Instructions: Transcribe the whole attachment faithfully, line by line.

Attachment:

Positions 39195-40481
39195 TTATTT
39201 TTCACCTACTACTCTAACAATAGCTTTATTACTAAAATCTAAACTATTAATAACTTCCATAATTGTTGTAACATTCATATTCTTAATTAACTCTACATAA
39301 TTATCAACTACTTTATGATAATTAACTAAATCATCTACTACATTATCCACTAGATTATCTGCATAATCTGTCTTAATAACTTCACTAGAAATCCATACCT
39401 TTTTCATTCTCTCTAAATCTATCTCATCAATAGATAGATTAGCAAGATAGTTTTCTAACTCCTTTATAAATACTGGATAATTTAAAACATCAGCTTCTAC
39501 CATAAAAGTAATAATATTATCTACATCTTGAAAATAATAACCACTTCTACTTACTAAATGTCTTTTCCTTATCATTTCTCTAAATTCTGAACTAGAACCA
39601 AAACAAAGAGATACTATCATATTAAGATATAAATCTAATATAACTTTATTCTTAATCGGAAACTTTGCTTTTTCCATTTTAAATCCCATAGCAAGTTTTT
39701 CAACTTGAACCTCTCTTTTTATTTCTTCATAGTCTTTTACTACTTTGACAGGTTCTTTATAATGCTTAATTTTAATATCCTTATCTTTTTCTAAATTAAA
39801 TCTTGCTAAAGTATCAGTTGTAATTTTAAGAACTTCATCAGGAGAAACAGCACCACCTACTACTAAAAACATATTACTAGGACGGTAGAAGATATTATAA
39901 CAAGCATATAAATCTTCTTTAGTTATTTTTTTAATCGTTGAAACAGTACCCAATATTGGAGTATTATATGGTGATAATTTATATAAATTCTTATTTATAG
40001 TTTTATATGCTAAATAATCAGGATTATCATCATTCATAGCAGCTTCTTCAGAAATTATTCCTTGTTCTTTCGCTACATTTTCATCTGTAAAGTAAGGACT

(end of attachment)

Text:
Positions 39195-40481
39195 TTATTT
39201 TTCACCTACTACTCTAACAATAGCTTTATTACTAAAATCTAAACTATTAATAACTTCCATAATTGTTGTAACATTCATATTCTTAATTAACTCTACATAA
39301 TTATCAACTACTTTATGATAATTAACTAAATCATCTACTACATTATCCACTAGATTATCTGCATAATCTGTCTTAATAACTTCACTAGAAATCCATACCT
39401 TTTTCATTCTCTCTAAATCTATCTCATCAATAGATAGATTAGCAAGATAGTTTTCTAACTCCTTTATAAATACTGGATAATTTAAAACATCAGCTTCTAC
39501 CATAAAAGTAATAATATTATCTACATCTTGAAAATAATAACCACTTCTACTTACTAAATGTCTTTTCCTTATCATTTCTCTAAATTCTGAACTAGAACCA
39601 AAACAAAGAGATACTATCATATTAAGATATAAATCTAATATAACTTTATTCTTAATCGGAAACTTTGCTTTTTCCATTTTAAATCCCATAGCAAGTTTTT
39701 CAACTTGAACCTCTCTTTTTATTTCTTCATAGTCTTTTACTACTTTGACAGGTTCTTTATAATGCTTAATTTTAATATCCTTATCTTTTTCTAAATTAAA
39801 TCTTGCTAAAGTATCAGTTGTAATTTTAAGAACTTCATCAGGAGAAACAGCACCACCTACTACTAAAAACATATTACTAGGACGGTAGAAGATATTATAA
39901 CAAGCATATAAATCTTCTTTAGTTATTTTTTTAATCGTTGAAACAGTACCCAATATTGGAGTATTATATGGTGATAATTTATATAAATTCTTATTTATAG
40001 TTTTATATGCTAAATAATCAGGATTATCATCATTCATAGCAGCTTCTTCAGAAATTATTCCTTGTTCTTTCGCTACATTTTCATCTGTAAAGTAAGGACT